Structure-Dynamics relationship in basalganglia: Implications for brain function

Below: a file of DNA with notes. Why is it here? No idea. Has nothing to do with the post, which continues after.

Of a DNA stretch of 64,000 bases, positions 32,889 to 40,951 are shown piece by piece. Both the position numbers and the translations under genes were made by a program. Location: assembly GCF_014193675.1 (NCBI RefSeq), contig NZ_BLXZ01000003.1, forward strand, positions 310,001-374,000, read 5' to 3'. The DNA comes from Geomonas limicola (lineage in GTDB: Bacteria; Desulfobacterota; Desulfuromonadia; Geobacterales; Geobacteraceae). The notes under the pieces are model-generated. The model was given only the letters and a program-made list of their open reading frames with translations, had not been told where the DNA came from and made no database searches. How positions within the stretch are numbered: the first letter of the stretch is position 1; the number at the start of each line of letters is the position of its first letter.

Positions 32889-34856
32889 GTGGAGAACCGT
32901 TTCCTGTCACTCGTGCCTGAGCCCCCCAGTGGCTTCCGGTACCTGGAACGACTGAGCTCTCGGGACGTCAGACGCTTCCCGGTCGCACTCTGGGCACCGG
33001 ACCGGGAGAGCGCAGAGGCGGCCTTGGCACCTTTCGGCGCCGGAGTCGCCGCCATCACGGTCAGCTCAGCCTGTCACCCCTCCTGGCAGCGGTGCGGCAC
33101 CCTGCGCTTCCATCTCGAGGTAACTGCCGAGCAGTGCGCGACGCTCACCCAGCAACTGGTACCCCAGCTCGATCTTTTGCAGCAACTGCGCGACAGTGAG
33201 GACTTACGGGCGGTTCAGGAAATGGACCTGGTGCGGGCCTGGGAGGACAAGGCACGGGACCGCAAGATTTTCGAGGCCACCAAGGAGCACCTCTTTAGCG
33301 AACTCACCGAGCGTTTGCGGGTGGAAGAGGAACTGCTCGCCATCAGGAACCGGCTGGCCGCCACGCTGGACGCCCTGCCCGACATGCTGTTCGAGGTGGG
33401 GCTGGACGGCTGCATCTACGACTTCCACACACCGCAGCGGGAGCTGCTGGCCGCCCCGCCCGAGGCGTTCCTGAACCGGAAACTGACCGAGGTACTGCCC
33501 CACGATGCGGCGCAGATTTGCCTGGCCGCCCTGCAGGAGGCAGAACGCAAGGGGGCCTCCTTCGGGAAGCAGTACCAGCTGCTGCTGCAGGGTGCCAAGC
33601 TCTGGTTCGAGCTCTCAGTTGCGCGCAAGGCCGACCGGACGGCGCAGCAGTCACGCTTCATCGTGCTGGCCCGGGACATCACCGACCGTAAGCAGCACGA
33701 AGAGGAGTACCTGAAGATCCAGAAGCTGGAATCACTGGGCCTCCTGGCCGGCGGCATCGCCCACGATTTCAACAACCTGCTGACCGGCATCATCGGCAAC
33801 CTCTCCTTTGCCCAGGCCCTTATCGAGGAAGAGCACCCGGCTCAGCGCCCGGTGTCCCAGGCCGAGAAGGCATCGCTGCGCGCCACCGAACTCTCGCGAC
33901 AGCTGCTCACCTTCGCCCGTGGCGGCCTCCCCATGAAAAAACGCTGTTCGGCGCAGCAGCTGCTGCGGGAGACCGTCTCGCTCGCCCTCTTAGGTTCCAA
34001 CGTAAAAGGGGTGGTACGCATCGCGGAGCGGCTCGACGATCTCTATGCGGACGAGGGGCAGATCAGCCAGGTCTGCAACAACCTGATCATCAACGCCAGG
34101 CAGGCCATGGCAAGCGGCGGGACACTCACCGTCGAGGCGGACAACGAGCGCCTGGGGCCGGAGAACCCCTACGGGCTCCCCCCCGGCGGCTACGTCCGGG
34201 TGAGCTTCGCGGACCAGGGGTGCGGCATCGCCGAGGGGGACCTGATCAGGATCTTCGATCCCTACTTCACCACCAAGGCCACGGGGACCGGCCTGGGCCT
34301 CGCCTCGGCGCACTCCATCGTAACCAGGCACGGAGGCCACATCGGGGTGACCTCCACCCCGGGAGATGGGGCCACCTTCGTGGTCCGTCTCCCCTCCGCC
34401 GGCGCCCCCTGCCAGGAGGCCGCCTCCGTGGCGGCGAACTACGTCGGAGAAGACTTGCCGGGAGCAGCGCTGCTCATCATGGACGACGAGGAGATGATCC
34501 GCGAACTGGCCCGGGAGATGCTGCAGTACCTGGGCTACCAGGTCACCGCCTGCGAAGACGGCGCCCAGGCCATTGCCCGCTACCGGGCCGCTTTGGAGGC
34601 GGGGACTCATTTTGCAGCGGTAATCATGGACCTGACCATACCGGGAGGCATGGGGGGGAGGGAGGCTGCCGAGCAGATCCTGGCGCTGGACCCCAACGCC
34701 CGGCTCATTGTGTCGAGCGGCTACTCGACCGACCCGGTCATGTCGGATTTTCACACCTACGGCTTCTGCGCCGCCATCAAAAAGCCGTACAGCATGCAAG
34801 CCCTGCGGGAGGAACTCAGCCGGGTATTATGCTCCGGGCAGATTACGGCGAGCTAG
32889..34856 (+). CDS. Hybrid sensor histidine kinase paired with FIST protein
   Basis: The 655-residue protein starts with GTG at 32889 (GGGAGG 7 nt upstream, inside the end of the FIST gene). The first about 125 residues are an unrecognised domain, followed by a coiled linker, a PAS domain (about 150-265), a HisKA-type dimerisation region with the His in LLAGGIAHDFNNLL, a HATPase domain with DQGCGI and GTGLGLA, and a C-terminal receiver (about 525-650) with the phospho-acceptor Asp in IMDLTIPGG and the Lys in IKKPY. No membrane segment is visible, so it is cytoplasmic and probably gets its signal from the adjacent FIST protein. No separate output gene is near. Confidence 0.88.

Sammanfattning: In this thesis, I have used a combination of computational models such as mean field and spikingnetwork simulations to study various sub-circuits of basal ganglia. I first studied the striatum(chapter 2), which is the input nucleus of basal ganglia. The two types of Medium SpinyNeurons (MSNs), D1 and D2-MSNs, together constitute 98% of the neurons in striatum. Thecomputational models so far have treated striatum as a homogenous unit and D1 and D2 MSNs asinterchangeable subpopulations. This implied that a bias in a Go/No-Go decision is enforced viaexternal agents to the striatum (eg. cortico-striatal weights), thereby assigning it a passive role.New data shows that there is an inherent asymmetry in striatal circuits. In this work, I showedthat striatum due to its asymmetric connectivity acts as a decision transition threshold devicefor the incoming cortical input. This has significant implications on the function of striatum asan active participant in influencing the bias towards a Go/No-Go decision. The striatal decisiontransition threshold also gives mechanistic explanations for phenomena such as L-Dopa InducedDyskinesia (LID), DBS-induced impulsivity, etc. In chapter 3, I extend the mean field model toinclude all the nuclei of basal ganglia to specifically study the role of two new subpopulationsfound in GPe (Globus Pallidus Externa). Recent work shows that GPe, also earlier consideredto be a homogenous nucleus, has at least two subpopulations which are dichotomous in theiractivity with respect to the cortical Slow Wave (SWA) and beta activity. Since the data for thesesubpopulations are missing, a parameter search was performed for effective connectivities usingGenetic Algorithms (GA) to fit the available experimental data. One major result of this studyis that there are various parameter combinations that meet the criteria and hence the presenceof functional homologs of the basal ganglia network for both pathological (PD) and healthynetworks is a possibility. Classifying all these homologous networks into clusters using somehigh level features of PD shows a large variance, hinting at the variance observed among the PDpatients as well as their response to the therapeutic measures. In chapter 4, I collaborated on aproject to model the role of STN and GPe burstiness for pathological beta oscillations as seenduring PD. During PD, the burstiness in the firing patterns of GPe and STN neurons are shownto increase. We found that in the baseline state, without any bursty neurons in GPe and STN,the GPe-STN network can transition to an oscillatory state through modulating the firing ratesof STN and GPe neurons. Whereas when GPe neurons are systematically replaced by burstyneurons, we found that increase in GPe burstiness enforces oscillations. An optimal % of burstyneurons in STN destroys oscillations in the GPe-STN network. Hence burstiness in STN mayserve as a compensatory mechanism to destroy oscillations. We also propose that bursting inGPe-STN could serve as a mechanism to initiate and kill oscillations on short time scales, asseen in the healthy state. The GPe-STN network however loses the ability to kill oscillations inthe pathological state.
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